China said Wednesday that it has observed the US B-52 bombers flying in its newly established Air Defense Identification Zone (ADIZ) over the East China Sea, asserting that it is capable of exercising effective control over the airspace.
The unarmed bombers flew from Guam to China's ADIZ on a scheduled training mission and didn't encounter any Chinese planes, Pentagon spokesman Colonel Steve Warren told reporters Tuesday.
"We have continued to follow our normal procedures, which include not filing flight plans, not radioing ahead and not registering our frequencies," Warren said, according to Reuters.
In a statement posted on the website of China's defense ministry on Wednesday, the ministry's spokesperson Geng Yansheng said the US aircraft flew south and north along the eastern border of the zone from 11 am to 1:22 pm on Tuesday, about 200 kilometers to the east of the Diaoyu Islands, which are at the center of a territorial dispute between China and Japan.
The Chinese army has monitored the whole process, conducted identification in a timely manner and ascertained the aircraft's type, Geng said.
"China is capable of exercising effective control over this airspace," Geng added.
The defiant move from the US came after its opposition against China's establishment of the zone over the past weekend, which demands any aircraft flying in the zone to provide its flight plan to the Chinese side.
With the timing of this flight, the US has made very clear its defiance to not accept the ADIZ established by China, an air force expert, who requested anonymity, told the Global Times on Wednesday.
The move also symbolizes US support for Japan, with which Washington has a security pact, said analysts.
The US Ambassador to Japan, Caroline Kennedy, said Wednesday, "The Japanese can see every day that America is here for them as a partner in the defense of Japan."
However, the air force expert noted the US wouldn't go too far in contesting China, given the fact that the B-52s were on an unarmed training mission. "It sends a signal to Japan that it doesn't want to see the conflict escalate and hence Japan should not step too much across the line," he added.
The US defiance aroused anger among Chinese Web users on Sina Weibo, with many of them calling for the government to act more aggressively.
"We need to take a rational attitude as the ADIZ emphasizes identification and is not an operational zone," the expert said, noting that it won't be the last time that US aircraft enter the zone.
China has warned that those who do not comply with its rules about the ADIZ can face "defensive emergency measures," but didn't specify what the measures would be.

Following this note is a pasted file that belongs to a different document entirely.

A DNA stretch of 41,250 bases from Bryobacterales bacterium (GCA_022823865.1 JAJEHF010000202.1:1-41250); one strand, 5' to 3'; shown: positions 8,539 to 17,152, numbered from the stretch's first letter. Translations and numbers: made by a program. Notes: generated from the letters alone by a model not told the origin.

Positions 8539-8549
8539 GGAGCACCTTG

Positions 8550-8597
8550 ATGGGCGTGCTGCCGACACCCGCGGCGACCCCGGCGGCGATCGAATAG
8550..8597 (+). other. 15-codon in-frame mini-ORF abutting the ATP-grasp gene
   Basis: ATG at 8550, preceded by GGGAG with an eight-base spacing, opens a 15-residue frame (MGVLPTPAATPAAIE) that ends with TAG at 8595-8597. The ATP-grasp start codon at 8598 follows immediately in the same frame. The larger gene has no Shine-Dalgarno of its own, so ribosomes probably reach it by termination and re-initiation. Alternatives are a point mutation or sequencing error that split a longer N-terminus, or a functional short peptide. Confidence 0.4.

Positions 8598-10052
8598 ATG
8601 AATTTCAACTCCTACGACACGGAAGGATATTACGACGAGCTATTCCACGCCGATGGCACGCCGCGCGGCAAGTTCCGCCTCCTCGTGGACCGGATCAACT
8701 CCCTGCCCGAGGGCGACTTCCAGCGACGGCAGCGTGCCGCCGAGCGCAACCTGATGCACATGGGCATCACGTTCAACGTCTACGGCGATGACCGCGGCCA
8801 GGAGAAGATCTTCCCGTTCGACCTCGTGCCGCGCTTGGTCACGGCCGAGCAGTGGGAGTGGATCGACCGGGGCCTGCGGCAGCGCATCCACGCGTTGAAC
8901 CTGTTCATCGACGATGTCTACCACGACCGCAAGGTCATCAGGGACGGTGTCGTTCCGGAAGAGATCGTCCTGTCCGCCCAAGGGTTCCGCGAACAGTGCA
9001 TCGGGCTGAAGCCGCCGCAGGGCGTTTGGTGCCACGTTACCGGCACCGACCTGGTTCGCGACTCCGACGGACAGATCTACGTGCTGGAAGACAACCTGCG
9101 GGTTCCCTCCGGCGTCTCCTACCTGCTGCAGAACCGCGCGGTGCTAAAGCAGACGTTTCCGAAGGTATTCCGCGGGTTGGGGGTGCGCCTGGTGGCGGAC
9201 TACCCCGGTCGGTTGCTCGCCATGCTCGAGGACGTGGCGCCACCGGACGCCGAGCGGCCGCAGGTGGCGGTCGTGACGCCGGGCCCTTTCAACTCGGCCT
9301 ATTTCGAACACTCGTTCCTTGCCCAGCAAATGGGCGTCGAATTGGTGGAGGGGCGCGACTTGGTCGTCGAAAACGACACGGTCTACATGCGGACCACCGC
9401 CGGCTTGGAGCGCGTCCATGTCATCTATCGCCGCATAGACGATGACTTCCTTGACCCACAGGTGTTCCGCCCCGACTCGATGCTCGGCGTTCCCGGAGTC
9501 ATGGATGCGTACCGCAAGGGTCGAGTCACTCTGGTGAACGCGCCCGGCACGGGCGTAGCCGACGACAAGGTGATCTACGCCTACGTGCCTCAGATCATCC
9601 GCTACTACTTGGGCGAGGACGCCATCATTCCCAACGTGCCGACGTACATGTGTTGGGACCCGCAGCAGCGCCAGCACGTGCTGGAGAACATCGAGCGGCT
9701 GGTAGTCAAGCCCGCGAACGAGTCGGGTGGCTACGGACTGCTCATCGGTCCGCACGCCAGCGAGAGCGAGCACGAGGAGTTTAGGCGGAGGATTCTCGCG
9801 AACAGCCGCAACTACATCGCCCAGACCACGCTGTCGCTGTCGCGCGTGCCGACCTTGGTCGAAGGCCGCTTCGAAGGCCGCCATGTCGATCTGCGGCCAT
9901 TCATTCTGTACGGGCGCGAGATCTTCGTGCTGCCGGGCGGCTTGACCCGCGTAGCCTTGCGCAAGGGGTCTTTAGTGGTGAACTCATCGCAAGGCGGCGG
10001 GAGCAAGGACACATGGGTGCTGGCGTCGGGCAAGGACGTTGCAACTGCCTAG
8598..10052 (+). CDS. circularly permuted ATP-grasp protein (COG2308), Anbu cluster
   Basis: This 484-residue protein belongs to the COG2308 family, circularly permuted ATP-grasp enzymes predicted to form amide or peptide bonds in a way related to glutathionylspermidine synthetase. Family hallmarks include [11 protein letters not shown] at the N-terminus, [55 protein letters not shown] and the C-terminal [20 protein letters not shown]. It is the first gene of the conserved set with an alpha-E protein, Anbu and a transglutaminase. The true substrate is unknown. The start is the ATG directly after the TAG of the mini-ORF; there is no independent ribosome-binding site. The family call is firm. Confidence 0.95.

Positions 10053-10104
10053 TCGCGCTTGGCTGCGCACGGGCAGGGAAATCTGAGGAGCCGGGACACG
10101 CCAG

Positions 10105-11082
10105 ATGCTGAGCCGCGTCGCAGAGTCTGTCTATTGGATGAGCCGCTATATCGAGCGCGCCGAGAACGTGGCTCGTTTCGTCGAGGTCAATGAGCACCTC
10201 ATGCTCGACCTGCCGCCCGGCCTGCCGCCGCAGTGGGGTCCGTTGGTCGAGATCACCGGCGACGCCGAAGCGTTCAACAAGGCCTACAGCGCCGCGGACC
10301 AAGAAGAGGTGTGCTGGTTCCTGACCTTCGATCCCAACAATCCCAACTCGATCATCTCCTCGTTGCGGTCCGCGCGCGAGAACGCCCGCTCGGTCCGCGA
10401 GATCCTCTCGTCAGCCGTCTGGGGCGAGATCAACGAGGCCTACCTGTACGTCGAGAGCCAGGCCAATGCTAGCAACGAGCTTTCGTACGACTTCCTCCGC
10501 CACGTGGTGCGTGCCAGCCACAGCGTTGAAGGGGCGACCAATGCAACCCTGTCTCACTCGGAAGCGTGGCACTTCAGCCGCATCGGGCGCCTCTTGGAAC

Asked whether Tuesday's reaction toward the US bombers would be the same for other foreign planes entering the ADIZ without notification, foreign ministry spokesperson Qin Gang told a press briefing Wednesday that for any similar cases in the future, China would "make an appropriate response" that depended on the "situation and degree of threat."
China needs to deliver a more explicit message regarding its position on the zone to the US and the current conflict is better addressed through diplomatic negotiations rather than any other means, said Jia Qingguo, an associate dean of the School of International Studies at Peking University.
Following China's establishment of the ADIZ, the Japanese defense ministry proposed expanding its similar zone to the Ogasawara Islands, some 1,000 kilometers south of Tokyo, and the proposal has entered discussions about its implementation, Japan's Yomiuri Shimbun paper reported on Wednesday.
"Japan wants to take the opportunity to expand its military presence and assert its control of the islands," the military expert said.
At the request of the Japanese government, Japan Airlines and ANA Holdings said they stopped giving flight plans and other information to Chinese authorities on Wednesday.
Also on Wednesday, Qin, the foreign ministry spokesperson, refuted Australia's criticism of the zone after Australia summoned the Chinese ambassador to ask for an explanation.
"Australia's irresponsible statements on the East China Sea Air Defense Identification Zone are completely mistaken, China cannot accept them," he said in a statement.
Qin said that China had "expressed its strong dissatisfaction" and called on Australia to "immediately correct its mistake, so as to avoid damaging China-Australia relations."
Agencies contributed to this story
B-52’s defiance no reason for nervousness
China sets up 'air defense zone' over East China Sea